A Technical Steering Group will be formed to help strengthen Afghanistan’s Sanitary and Phytosanitary (SPS) Systems as part of the country’s ambitions for increased global exports of its fruit and vegetables.

CABI scientists Zakria Faizi and Habibullah Shaheer joined a SPS and Food Safety Seminar on March 30, 2021– held under the Building Afghanistan’s SPS Science-Based Systems Program (AfSPS) – to share their expertise on the importance of the World Trade Organisation’s SPS Agreement in agricultural trade and its role in protecting human, animal and plant health.

The seminar provided a venue for dialogue between the GoA and USG officials on Afghanistan’s SPS capacity building priorities. It was an opportunity to reflect on the importance of SPS measures and implementation of WTO standards, current Afghanistan’s SPS capacity gaps and needs, regulatory harmonization, and inter-ministerial coordination. including the role of the newly established Food and Drug Control Authority.

The AfSPS program, led by USDA, USAID, and CLDP and implemented by CABI in partnership with the Directorate of Plant Protection and Quarantine(PPQD), Ministry of Agriculture, Irrigation and Livestock (MAIL) and Texas A&M University, aims to increase agriculture-led growth and trade through enhanced SPS Systems in Afghanistan.

For CABI, the objective of the AfSPS project is to enhance inter-ministerial and public collaboration and coordination on SPS measures with a focus on increasing adoption and implementation of SPS measures and systematic monitoring and management of SPS risks among agri-businesses.

Proper grading, handling and packing is needed – as part of a range of SPS measures – for peaches which are scarcely grown in most parts of Afghanistan (Credit: CABI).

The project workplan includes online training courses which support the effort to integrate SPS good principles in trade along agricultural value chains in Afghanistan. CABI will help to deliver prioritized SPS courses identified in baseline study.

Afghanistan produces a variety of high-quality fresh fruits and dried tree nuts which have good potential for expanding export to international markets. However, there is a dire need to enhance the country’s SPS system to meet the requirements for international trading.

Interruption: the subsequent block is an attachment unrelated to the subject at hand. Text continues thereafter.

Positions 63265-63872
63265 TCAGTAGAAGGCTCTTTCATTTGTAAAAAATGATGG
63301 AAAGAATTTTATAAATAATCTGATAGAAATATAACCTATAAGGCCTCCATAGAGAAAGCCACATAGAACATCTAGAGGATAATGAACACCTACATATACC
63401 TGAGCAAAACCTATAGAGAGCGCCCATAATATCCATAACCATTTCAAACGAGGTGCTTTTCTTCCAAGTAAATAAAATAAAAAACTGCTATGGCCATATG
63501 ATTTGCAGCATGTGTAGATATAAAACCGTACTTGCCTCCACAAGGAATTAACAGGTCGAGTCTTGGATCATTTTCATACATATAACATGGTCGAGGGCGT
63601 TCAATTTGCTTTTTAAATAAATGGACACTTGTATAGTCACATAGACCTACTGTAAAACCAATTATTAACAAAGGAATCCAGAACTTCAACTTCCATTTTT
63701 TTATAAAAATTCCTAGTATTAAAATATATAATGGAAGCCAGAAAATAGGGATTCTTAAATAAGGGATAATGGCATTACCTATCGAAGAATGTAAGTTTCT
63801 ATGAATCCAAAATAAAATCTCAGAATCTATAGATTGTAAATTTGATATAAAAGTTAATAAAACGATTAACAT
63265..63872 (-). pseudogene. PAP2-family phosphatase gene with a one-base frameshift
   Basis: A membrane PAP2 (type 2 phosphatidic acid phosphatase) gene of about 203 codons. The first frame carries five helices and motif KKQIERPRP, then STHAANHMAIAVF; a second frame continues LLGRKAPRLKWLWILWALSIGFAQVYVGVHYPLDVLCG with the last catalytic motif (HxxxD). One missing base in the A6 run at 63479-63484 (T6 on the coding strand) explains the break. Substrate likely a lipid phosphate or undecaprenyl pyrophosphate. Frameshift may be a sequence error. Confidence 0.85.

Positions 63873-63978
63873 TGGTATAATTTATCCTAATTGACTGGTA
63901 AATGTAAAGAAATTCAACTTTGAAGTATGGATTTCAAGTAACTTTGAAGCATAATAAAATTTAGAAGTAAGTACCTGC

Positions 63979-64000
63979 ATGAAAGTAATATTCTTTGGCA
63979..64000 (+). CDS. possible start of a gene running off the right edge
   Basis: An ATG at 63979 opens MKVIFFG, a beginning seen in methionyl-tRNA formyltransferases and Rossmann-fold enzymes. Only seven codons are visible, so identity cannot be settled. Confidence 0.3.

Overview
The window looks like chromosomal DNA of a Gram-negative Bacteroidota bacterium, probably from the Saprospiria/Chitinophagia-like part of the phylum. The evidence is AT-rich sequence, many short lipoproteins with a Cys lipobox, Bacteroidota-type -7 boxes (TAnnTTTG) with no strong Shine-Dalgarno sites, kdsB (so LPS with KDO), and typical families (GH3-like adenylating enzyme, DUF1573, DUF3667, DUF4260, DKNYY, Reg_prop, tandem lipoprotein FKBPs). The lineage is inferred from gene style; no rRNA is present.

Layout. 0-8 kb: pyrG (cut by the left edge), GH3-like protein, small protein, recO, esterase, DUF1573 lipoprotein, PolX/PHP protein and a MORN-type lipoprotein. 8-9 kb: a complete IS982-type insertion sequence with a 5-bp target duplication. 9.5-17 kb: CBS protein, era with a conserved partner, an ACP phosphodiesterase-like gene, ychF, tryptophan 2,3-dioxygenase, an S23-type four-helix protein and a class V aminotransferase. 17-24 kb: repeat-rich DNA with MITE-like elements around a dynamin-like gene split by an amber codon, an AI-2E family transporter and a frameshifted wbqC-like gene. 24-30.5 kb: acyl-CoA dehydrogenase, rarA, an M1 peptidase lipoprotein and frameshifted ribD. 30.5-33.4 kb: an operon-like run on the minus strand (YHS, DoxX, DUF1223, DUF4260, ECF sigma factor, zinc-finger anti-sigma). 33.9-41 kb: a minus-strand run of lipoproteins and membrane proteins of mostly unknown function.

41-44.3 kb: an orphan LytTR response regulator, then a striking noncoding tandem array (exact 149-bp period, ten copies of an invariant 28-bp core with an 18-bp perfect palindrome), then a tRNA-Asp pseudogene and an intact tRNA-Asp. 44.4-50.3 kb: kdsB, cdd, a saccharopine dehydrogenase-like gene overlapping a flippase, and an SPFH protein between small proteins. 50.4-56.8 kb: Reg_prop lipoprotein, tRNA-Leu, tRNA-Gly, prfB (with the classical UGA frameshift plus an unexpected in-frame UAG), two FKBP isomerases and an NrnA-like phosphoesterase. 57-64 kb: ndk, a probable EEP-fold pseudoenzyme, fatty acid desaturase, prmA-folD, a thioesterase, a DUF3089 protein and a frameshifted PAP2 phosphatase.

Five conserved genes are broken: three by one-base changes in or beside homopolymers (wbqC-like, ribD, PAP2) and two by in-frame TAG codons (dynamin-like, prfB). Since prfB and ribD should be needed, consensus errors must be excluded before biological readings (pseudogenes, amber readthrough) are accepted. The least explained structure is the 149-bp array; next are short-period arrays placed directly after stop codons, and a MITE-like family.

The absence of a strong SPS system can cause trade barriers for exporters and producers due to the reduction of consumers’ trust in Afghan produce leading to rejection of shipments from Afghanistan and the decline of Afghan’s agriculture production system.

To trade successfully at an international level, preventative approaches along the food value chain need to be adopted. These preventative approaches require a quarantine network and laboratories where the country’s agricultural produce can be inspected for pests and diseases based on SPS measures.

CABI has already implemented projects and programmes that have beneficial impact in Afghanistan. The CABI-led Plantwise programme is global effort which helps farmers lose less of what they grow to pests and diseases. Working closely with national agricultural advisory services, the programme has established 162 plant clinics, trained 333 plant doctors, and published 33 scientific fact sheets since 2012.

Other projects have included Integrated Crop Management in High-Value Crops (2007-2008), Training of Marginalized Farmers in Kunduz (2010), Rice value chain development in Takhar (2016-17) and Integrated Pest Management in Apple in Baglan (2009-10 funded by Aga Khan Foundation).

Additional information

Main image: A fruit seller in Afghanistan’s National Fruit Market (Credit: CABI).

Project page

Learn more about how CABI is working in partnership with the Plant Protection and Quarantine Department (PPQD), the Ministry of Agriculture, Irrigation and Livestock (MAIL) and Texas A&M University – as part of a project funded by USAID and USDA-FAS – to help improve sanitary and phytosanitary compliance in Afghanistan.

CABI Membership

Afghanistan became a member country of CABI in 2018, built on a long-term collaboration over the past decades. MAIL is the National Implementing Agency. Find out more about CABI Membership here.

Relevant news stories

‘Afghanistan’s ability to trade internationally to be boosted by an enhanced Sanitary and Phytosanitary system.’

CABI welcomes Afghanistan as its 49th member country

Leave a Reply

Related News & Blogs

A regulatory framework for Sanitary and Phytosanitary measures to ensure food safety and expand trade opportunities in Afghanistan

Trade and food standards have a long tradition. Legislation for food safety has always been of supreme importance even in past eras of time. The foundations of today’s food control are based on establishing organizations and institutes to monitor food…

15 December 2020